Who doesn’t enjoy sitting by the pool or on a patio to enjoy a cold summer beverage with chips and guacamole? Even though guacamole may taste like a splurge, you will be happy to hear that its key ingredient is a super food! We at iGnite have been singing the praises of avocados for years, and now iGnite member and Health Coach Nancy Dacy gives us the full run-down on what makes these little green guys so incredibly fantastic for our bodies:
An avocado is a fruit, not a vegetable, and many consider it a ‘perfect food.’
It has 18 amino acids that are required to form a complete protein, and it is used more efficiently by our bodies than the protein in meat.
It is high in fiber, containing more natural fiber than any other fruit!
It is free of sodium and cholesterol and provides 20 essential nutrients.
It is rich in GOOD fats and contains the vitamins A, C, D, E, K and B’s.
It has more potassium than a banana.
They are good for your brain and can help prevent Alzheimer’s.
Avocados are heart healthy: they are full of omega 3’s that help lower blood pressure and will lower LDL (‘bad’ cholesterol) and raise HDL (‘good’ cholesterol).
They are great for expectant mothers as they are full of folic acid.
They are good for the eyes.
They are good for your blood sugar: the soluble fiber prevents blood sugar spikes and will help prevent type 2 diabetes, as well.
They are very anti-inflammatory.
They are very anti-aging and great for a strong immune system.
They are great for digestion.
They can help protect against breast cancer and prostate cancer.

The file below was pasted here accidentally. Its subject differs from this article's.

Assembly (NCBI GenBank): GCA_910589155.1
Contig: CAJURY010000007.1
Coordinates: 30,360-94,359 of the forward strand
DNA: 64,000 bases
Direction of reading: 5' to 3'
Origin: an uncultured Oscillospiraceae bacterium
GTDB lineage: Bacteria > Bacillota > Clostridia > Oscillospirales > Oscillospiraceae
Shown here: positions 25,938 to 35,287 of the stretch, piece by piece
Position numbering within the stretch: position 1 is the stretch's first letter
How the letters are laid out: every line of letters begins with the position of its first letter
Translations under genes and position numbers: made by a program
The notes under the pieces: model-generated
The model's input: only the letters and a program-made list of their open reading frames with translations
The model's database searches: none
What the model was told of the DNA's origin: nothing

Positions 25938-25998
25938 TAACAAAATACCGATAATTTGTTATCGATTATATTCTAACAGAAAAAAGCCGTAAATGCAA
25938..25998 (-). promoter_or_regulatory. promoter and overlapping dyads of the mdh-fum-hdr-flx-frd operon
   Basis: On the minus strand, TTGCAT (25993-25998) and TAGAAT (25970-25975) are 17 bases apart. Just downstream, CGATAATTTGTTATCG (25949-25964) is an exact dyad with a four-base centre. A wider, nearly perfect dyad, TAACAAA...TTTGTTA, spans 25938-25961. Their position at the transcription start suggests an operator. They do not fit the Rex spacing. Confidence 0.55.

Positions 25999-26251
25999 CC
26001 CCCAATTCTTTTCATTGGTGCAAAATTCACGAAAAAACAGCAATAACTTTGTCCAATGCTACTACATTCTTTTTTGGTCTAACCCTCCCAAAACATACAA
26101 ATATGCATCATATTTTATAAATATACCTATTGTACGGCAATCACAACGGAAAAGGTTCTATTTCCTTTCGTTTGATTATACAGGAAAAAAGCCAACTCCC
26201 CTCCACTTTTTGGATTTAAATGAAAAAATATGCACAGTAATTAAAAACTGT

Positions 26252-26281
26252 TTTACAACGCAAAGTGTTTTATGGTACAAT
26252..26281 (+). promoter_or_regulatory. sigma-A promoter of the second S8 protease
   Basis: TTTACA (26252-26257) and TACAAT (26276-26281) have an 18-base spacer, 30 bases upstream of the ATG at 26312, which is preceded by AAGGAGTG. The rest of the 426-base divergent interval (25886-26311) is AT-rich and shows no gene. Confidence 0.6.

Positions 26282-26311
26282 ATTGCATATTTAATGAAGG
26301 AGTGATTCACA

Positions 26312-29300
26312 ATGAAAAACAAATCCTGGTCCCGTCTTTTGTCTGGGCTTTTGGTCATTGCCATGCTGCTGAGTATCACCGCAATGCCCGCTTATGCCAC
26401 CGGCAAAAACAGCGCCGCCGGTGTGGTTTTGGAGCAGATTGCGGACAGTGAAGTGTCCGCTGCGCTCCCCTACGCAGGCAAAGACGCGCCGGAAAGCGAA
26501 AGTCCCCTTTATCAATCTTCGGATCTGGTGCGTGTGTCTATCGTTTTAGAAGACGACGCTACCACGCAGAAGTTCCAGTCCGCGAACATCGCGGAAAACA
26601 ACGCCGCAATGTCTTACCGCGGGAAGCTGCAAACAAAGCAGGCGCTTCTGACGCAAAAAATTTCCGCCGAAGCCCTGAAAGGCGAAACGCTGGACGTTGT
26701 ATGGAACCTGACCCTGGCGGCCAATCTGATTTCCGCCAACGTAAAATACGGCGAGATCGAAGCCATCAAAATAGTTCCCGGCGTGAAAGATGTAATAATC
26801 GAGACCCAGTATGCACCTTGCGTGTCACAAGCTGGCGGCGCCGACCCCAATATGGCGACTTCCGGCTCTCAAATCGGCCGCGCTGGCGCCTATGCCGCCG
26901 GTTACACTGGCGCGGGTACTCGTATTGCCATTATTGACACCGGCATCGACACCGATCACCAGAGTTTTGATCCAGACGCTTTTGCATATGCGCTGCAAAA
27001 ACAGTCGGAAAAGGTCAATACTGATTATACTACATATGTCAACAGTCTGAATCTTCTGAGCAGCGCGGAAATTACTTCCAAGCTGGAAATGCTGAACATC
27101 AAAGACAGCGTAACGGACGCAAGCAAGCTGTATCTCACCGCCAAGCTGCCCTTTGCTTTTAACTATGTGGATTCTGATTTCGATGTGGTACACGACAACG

They will help keep your nervous system healthy.
They are a very nutritious food for your toddlers and children.
And, don’t forget the skin! Just mash an avocado and apply directly to your skin. It is closest to your body’s natural skin oil. It will help with sunburn as well.
If you do not like avocados, throw some in the blender with a smoothie. You will get all the benefits without even knowing it is in there. And, if you can…..throw in the seed, too!
So, how much should you eat? We recommend eating up to 1/2 of a medium avocado (or about 1/4 cup) per day.
Because many of us store tension in our necks, shoulders and backs, it is crucial to know what we can do to help relieve that tension and physical stress in a safe and healthy way. Whether you spend your days sitting at a desk, running kids around, driving in the car, or however — take the time to do these moves a couple times a week and watch the tension begin to fade!
BENEFITS: This pose is beneficial for warming up the spine and stretching the torso and neck while focusing on deeply inhaling and exhaling. It is a great first exercise to begin to tune into the breath, bring suppleness to the spine and create awareness of where you are holding tension. Focus on the breath, each time trying to go a little deeper.
TRY IT! Step 1: Start on all fours in table top position, lining up wrists and knees and keeping your spine and head in a neutral position. Step 2: On the inhale, draw your chest and tailbone up to the sky, allowing your belly to sink down and your eyes to look straight ahead. Step 3: On the exhale, reverse the tilt of your pelvis by curling your tailbone down and rounding your spine toward the sky as you release your head towards the floor. Repeat several times.
2. Bridge Pose
BENEFITS: Great for stretching the chest, neck and spine while calming the mind and stimulating the abdominal organs, lungs and thyroid. Bridge is a great release for the low back while energizing the legs and stretching the iliopsoas and thighs.